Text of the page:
What is Arthroscopy? : Keyhole Surgery and Your Orthopaedic Care

Ankle osteoarthritis is a condition that causes pain and stiffness in the ankle joint. Traditional treatments like joint fusion can limit mobility. An alternative procedure called ankle distraction arthroplasty has been gaining some traction, but how well does it hold up in the long term? 

A recent study by Greenfield et al. (2019) investigated this very question. They conducted a survival analysis of ankle distraction arthroplasty for ankle osteoarthritis. Their findings suggest that this procedure may be a viable option for some patients. 

Key takeaways from the study: 

  • Ankle distraction arthroplasty showed promising results, with an 84% survival rate at 5 years. This is better than some previously reported outcomes. 
  • The study also identified factors that can influence the success of the procedure. Avascular necrosis of the talus (bone death) was associated with a lower survival rate. Additionally, sex may play a role, with the study suggesting potential gender differences in long-term outcomes. 

What this means for patients: 

Ankle distraction arthroplasty offers a potential option for preserving joint mobility in patients with ankle osteoarthritis. This study provides valuable data for surgeons and patients to consider when making treatment decisions. 

Important to note: 

  • This was a retrospective study, meaning researchers analyzed past data. More robust research designs are needed to confirm these findings. 
  • The study involved a relatively small group of patients. Larger studies are necessary to draw more definitive conclusions. 

Overall, this research suggests that ankle distraction arthroplasty may be a valuable tool for treating ankle osteoarthritis. However, more research is needed to solidify its place as a standard treatment option.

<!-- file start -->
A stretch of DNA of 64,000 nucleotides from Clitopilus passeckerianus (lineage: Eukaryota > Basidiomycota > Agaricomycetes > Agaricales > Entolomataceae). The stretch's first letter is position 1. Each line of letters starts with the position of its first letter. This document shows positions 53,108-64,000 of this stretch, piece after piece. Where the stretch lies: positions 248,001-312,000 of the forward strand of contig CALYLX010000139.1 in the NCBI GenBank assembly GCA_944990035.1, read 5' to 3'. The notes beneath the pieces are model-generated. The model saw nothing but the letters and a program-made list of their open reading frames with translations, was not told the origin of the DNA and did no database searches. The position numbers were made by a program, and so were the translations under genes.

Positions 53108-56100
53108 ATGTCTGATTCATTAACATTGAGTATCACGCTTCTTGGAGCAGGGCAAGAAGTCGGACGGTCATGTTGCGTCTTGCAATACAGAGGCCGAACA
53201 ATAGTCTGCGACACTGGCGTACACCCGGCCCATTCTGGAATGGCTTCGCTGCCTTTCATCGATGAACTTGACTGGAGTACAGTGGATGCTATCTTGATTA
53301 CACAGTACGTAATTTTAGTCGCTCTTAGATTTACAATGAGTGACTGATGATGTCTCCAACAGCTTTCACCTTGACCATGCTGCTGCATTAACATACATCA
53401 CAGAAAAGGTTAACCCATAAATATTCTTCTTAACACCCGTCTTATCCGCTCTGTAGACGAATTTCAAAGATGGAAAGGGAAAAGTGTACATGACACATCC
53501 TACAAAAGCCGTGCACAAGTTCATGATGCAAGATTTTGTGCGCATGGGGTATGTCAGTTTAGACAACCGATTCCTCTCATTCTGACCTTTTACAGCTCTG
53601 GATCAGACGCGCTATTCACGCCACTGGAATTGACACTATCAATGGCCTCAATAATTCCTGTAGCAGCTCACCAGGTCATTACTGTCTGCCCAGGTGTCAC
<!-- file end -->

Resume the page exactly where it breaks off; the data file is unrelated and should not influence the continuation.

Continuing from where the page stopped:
ReferenceGreenfield, S., Matta, K. M., McCoy, T. H., Rozbruch, S. R., & Fragomen, A. (2019). Ankle distraction arthroplasty for ankle osteoarthritis: a survival analysis. Strategies in trauma and limb reconstruction, 14(2), 65. https://www.ncbi.nlm.nih.gov/pmc/articles/PMC7376580/#:~:text=In%20a%20significantly%20larger%20series,and%2037%25%20within%205%20years


This blog is for informational purposes only and should not be considered as medical advice. Always consult with a qualified healthcare professional to discuss your individual treatment options.

Image Credit: Orthopaedic Medical Clinic – Clinica SANDALF 

“To ensure good health: eat lightly, breathe deeply, live moderately, cultivate cheerfulness, and maintain an interest in life.” – William Londen

Article Authors: Gordon Slater|Tandose Sambo

Orthopaedic care is administered according to the severity of the patient’s condition. In many acute cases, natural regenerative therapies such as physical therapy and banding of the affected area are applied. Within a few weeks these cases will heal, and normal activity can be resumed. More severe cases will require surgical care. An arthroscopy, or keyhole surgery is one method of treatment that is revolutionizing modern orthopaedic care. 

What is Arthroscopy?

As a surgical procedure that allows surgeons to see into the joint, arthroscopy is utilized by orthopaedic surgeons to visualize, diagnose and treat joint conditions. The surgical procedure involves the creation of a small incision in the patient’s skin. The orthopaedic surgeon will then insert an arthroscope. This instrument has the width of a pencil, and is narrow enough to navigate the internal area of the joint. The arthroscope is equipped with a small lens and light for greater visibility. Your orthopaedic surgeon will usually apply arthroscopy to your knees or ankle, in order to get a better understanding of the joint mechanics.